Supporting Information

Movie S1.

Visualization of five runs of the genetic algorithm showing producers and scroungers in the foraging environment.


Text S2.

Results of model-based cluster analysis investigating polymorphism in scrounging and boldness.



We are grateful to Kimberley Mathot, Ron Ydenberg, Pete Hurd, Ian Helgeson, Max Wolf, Frank van Langevelde and two anonymous reviewers for suggestions and comments.

Author Contributions

Conceived and designed the experiments: RHJMK L-AG. Analyzed the data: SH. Contributed reagents/materials/analysis tools: SH. Wrote the paper: RHJMK L-AG SH.


  1. 1. Barnard CJ, Sibly RM (1981) Producers and Scroungers - a General-Model and Its Application to Captive Flocks of House Sparrows. Anim Behav 29: 543–550.
  2. 2. Caraco T, Giraldeau LA (1991) Social foraging - Producing and scrounging in a stochastic environment. J Theor Biol 153: 559–583.
  3. 3. Vickery WL, Giraldeau LA, Templeton JJ, Kramer DL, Chapman CA (1991) Producers, Scroungers, and Group Foraging. Am Nat 137: 847–863.
  4. 4. Barta Z, Giraldeau LA (1998) The effect of dominance hierarchy on the use of alternative foraging tactics: A phenotype-limited producing-scrounging game. Behav Ecol Sociobiol 42: 217–223.
  5. 5. Lindstrom K, Ranta E (1993) Foraging Group-Structure among Individuals Differing in Competitive Ability. Ann Zool Fenn 30: 225–232.
  6. 6. Ranta E, Peuhkuri N, Laurila A, Rita H, Metcalfe NB (1996) Producers, scroungers and foraging group structure. Anim Behav 51: 171–175.
  7. 7. Ranta E, Peuhkuri N, Hirvonen H, Barnard CJ (1998) Producers, scroungers and the price of a free meal. Anim Behav 55: 737–744.
  8. 8. Barta Z, Giraldeau LA (2000) Daily patterns of optimal producer and scrounger use under predation hazard: A state-dependent dynamic game analysis. Am Nat 155: 570–582.
  9. 9. Carere C, Eens M (2005) Unravelling animal personalities: how and why individuals consistently differ. Behaviour 142: 1149–1157.
  10. 10. Dingemanse NJ, Reale D (2005) Natural selection and animal personality. Behaviour 142: 1159–1184.
  11. 11. Sih A, Bell A, Johnson JC (2004) Behavioral syndromes: an ecological and evolutionary overview. Trends Ecol Evol 19: 372–378.
  12. 12. Sih A, Bell AM, Johnson JC, Ziemba RE (2004) Behavioral syndromes: An integrative overview. Q Rev Biol 79: 241–277.
  13. 13. Beauchamp G (2000) Individual differences in activity and exploration influence leadership in pairs of foraging zebra finches. Behaviour 137: 301–314.
  14. 14. David M, Cezilly F, Giraldeau LA (2011) Personality affects zebra finch feeding success in a producer-scrounger game. Anim Behav 82: 61–67.
  15. 15. Kurvers RHJM, de Hoog SIV, van Wieren SE, Ydenberg RC, Prins HHT (2012) No evidence for negative frequency-dependent feeding performance in relation to personality. Behav Ecol 23: 51–57.
  16. 16. Kurvers RHJM, Prins HHT, van Wieren SE, van Oers K, Nolet BA, et al. (2010) The effect of personality on social foraging: shy barnacle geese scrounge more. Proc R Soc Biol Sci Ser B 277: 601–608.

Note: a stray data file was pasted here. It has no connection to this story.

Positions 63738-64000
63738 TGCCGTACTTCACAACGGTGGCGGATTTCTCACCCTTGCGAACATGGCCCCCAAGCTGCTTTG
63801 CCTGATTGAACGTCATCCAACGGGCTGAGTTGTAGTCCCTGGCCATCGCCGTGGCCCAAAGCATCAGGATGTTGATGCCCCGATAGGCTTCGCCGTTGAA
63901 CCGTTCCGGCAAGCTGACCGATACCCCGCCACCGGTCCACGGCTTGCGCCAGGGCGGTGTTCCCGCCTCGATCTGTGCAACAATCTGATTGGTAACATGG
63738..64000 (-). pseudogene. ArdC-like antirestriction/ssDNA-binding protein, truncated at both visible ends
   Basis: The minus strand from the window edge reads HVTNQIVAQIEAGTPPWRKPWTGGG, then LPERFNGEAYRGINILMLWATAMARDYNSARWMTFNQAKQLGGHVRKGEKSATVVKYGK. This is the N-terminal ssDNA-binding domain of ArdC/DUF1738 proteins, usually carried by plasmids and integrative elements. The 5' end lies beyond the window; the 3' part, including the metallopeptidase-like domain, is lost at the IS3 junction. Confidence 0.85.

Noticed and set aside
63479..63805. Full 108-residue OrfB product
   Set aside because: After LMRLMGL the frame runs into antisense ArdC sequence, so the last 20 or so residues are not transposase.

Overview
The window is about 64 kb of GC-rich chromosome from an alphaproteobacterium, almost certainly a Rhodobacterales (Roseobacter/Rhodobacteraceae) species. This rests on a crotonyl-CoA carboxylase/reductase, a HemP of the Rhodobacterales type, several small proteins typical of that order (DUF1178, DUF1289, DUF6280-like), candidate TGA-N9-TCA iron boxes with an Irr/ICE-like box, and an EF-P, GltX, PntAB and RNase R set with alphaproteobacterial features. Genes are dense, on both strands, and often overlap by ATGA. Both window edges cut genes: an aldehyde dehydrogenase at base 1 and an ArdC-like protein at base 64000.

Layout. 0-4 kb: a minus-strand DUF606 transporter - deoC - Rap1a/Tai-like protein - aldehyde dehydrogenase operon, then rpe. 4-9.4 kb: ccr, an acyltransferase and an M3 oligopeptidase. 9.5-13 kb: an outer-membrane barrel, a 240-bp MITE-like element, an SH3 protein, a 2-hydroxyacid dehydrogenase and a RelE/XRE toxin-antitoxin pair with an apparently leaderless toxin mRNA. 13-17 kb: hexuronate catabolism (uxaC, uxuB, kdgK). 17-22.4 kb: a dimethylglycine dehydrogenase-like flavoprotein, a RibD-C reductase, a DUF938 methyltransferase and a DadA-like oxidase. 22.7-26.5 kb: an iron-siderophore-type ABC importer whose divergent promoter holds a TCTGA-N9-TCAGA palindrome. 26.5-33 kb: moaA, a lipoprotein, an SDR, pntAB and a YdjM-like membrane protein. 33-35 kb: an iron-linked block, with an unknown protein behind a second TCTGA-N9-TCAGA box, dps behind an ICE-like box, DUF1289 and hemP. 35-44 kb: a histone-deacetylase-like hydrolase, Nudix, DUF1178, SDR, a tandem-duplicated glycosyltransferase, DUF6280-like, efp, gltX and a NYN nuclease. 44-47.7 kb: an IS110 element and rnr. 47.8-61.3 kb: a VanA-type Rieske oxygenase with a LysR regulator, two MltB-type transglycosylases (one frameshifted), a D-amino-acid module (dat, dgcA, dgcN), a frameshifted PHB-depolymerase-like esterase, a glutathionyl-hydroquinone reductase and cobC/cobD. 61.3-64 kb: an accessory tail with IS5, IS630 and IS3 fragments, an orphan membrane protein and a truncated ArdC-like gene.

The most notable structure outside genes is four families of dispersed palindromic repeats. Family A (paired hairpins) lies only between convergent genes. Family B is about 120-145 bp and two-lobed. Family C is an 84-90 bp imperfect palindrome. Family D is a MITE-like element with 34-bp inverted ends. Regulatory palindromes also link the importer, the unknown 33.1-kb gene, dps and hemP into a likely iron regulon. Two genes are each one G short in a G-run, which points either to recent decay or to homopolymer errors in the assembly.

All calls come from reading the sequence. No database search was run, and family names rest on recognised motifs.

17. 17. Reale D, Reader SM, Sol D, McDougall PT, Dingemanse NJ (2007) Integrating animal temperament within ecology and evolution. Biol Rev 82: 291–318.
  18. 18. Budaev SV (1997) “Personality” in the guppy (Poecilia reticulata): A correlational study of exploratory behavior and social tendency. J Comp Psychol 111: 399–411.
  19. 19. Dyer JRG, Croft DP, Morrell LJ, Krause J (2008) Shoal composition determines foraging success in the guppy. Behav Ecol 20: 165–171.
  20. 20. Harcourt JL, Ang TZ, Sweetman G, Johnstone RA, Manica A (2009) Social Feedback and the Emergence of Leaders and Followers. Curr Biol 19: 248–252.
  21. 21. Kurvers RHJM, Eijkelenkamp B, van Oers K, van Lith B, van Wieren SE, et al. (2009) Personality differences explain leadership in barnacle geese. Anim Behav 78: 447–453.
  22. 22. Michelena P, Sibbald AM, Erhard HW, McLeod JE (2008) Effects of group size and personality on social foraging: the distribution of sheep across patches. Behav Ecol 20: 145–152.
  23. 23. Barta Z, Flynn R, Giraldeau LA (1997) Geometry for a selfish foraging group: a genetic algorithm approach. Proc R Soc Biol Sci Ser B 264: 1233–1238.
  24. 24. Beauchamp G (2008) A spatial model of producing and scrounging. Anim Behav 76: 1935–1942.
  25. 25. Flynn RE, Giraldeau LA (2001) Producer-scrounger games in a spatially explicit world: Tactic use influences flock geometry of spice finches. Ethology 107: 249–257.
  26. 26. Dingemanse NJ, Both C, Drent PJ, Tinbergen JM (2004) Fitness consequences of avian personalities in a fluctuating environment. Proc R Soc Biol Sci Ser B 271: 847–852.
  27. 27. Guillette LM, Reddon AR, Hoeschele M, Sturdy CB (2011) Sometimes slower is better: slow-exploring birds are more sensitive to changes in a vocal discrimination task. Proc R Soc Biol Sci Ser B 278: 767–773.
  28. 28. Patrick SC, Browning LE (2011) Exploration Behaviour Is Not Associated with Chick Provisioning in Great Tits. PLoS ONE 6: e26383.
  29. 29. Sumida BH, Houston AI, McNamara JM, Hamilton WD (1990) Genetic Algorithms and Evolution. J Theor Biol 147: 59–84.
  30. 30. Hamblin S, Hurd PL (2007) Genetic algorithms and non-ESS solutions to game theory models. Anim Behav 74: 1005–1018.
  31. 31. Ruxton GD, Beauchamp G (2008) The application of genetic algorithms in behavioural ecology, illustrated with a model of anti-predator vigilance. J Theor Biol 250: 435–448.
  32. 32. Koops MA, Giraldeau LA (1996) Producer-scrounger foraging games in starlings: A test of rate-maximizing and risk-sensitive models. Anim Behav 51: 773–783.
  33. 33. Mathot KJ, Giraldeau LA (2008) Increasing vulnerability to predation increases preference for the scrounger foraging tactic. Behav Ecol 19: 131–138.